I ran across Pati Jinich's recipe for Black Bean Soup in her Mexican Today Cookbook, which I highly recommend.
I had some Mayocoba beans already cooked so I thought I'd go ahead and use them, but what I really wanted was to try the masa dumplings.
Her original recipe is the one posted
Here's what you need
Vegetable oil, white onion, garlic, chiles, or dried red pepper flakes (not shown) tomatoes, beans, broth, masa, cheese, and mint.
The recipe calls for chilis de arbol, I didn't have any so I decided to add a pinch of red pepper flakes. I also didn't have any fresh tomatoes so I drained a 14.5oz can of diced tomatoes, reserving the juice.
In the saucepan goes the oil and onion, once the onion is cooked down a bit add the garlic and the tomatoes. The tomatoes need to be cooked down to a soft thick paste, don't skimp on this step. Then add the beans with some of their broth.
Add the juice that was drained from the canned tomatoes to chicken or vegetable broth and add to the saucepan. You can blend the soup in a blender for a smooth consistency or use an immersion blender if you want more texture to the soup.
For the dumplings mix the masa with water making a coarse dough. Add the mint and cheese. Roll the dough into about 1" balls and add to the soup.
I varied from the recipe by using Mayocoba beans, red pepper flakes, canned tomatoes, and feta cheese. It turned out delicious and I will for sure make it again. I might even try and follow the recipe next time.
Black Bean Soup With Masa Dumplings
1 cup canola or safflower oil
½ cup chopped white onion
1 garlic clove
2 chiles de árbol, stemmed and coarsely chopped (seeded if desired)
8 ounces ripe tomatoes (about 2 medium), cored and chopped
Kosher or sea salt
3 cups Basic Black Beans with ½ cup of their cooking broth
8 cups chicken or vegetable broth, homemade or store-bought
1 cup corn masa flour, such as Maseca (preferably masa mix for tamales, but masa for tortillas will also work)
¾ cup water
4 ounces queso fresco, farmer’s cheese, or ricotta, crumbled (about ½ cup loosely packed)
2 tablespoons finely chopped fresh mint
Mexican crema, for garnish (optional)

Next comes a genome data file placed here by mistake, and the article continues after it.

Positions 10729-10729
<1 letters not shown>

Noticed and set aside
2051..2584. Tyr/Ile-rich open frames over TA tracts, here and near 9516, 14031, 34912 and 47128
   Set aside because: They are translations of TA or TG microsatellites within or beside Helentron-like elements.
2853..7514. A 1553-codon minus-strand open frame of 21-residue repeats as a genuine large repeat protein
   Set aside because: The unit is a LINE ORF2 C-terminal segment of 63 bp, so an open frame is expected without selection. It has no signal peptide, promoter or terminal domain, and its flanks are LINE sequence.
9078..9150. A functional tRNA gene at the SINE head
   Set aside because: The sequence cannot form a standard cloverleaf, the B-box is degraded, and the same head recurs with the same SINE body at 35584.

- Heat 2 tablespoons of the oil in a large heavy pot or casserole over medium-high heat. Add the onion and cook for 5 to 6 minutes, until it has completely softened, the edges are golden brown, and there is a toasted, sweet aroma wafting from the pot. Add the garlic and chiles and cook, stirring, for 1 minute, or until the garlic is fragrant and has colored and the chiles have softened a bit and intensified to a darker and more burnt red. Stir in the tomatoes and ½ teaspoon salt and cook, stirring, for 5 minutes, or until the tomatoes have cooked down to a soft, thick paste.
- Add the beans with their broth and 4 cups of the chicken or vegetable broth. Bring to a boil, then reduce the heat to medium, cover partially, and simmer for about 10 minutes. The beans should be completely soft and the broth thick and soupy.
- Meanwhile, prepare the masa for the dumplings: In a medium bowl, combine the corn masa flour with the water and ¼ teaspoon salt. Knead together with your hands. The dough will be very coarse and seem dry. Add the remaining 2 tablespoons oil, the cheese, and mint and mix together until the dough is very soft and homogenous, about 1 minute.
- Working in batches, puree the soup in a blender until completely smooth. Cover the blender lid with a towel to avoid splashes. Pour back into the pot and stir in the remaining 4 cups broth. Bring to a simmer over medium heat, then reduce the heat to low.
- To form the dumplings: For each one, scoop up enough masa to make a 1-inch ball, roll it between your hands (moisten your hands if the dough sticks), and gently drop into the soup. Once all the masa balls have been shaped and added to the soup, partially cover the pot and let the soup simmer gently for about 20 minutes, until the dumplings are cooked through. They will thicken the soup as they simmer. Taste the soup for salt and add more if necessary.
- Serve hot, garnishing each bowl with a spoonful of crema, if desired.
Variation: This soup will be much more delicious if you use home-cooked black beans, but if you are in a time crunch, feel free to use canned. Two 15-ounce cans plus an extra ½ cup chicken or vegetable broth or water can stand in for homemade.
Mexican Today: Pati Jinich cookbook
And that's that!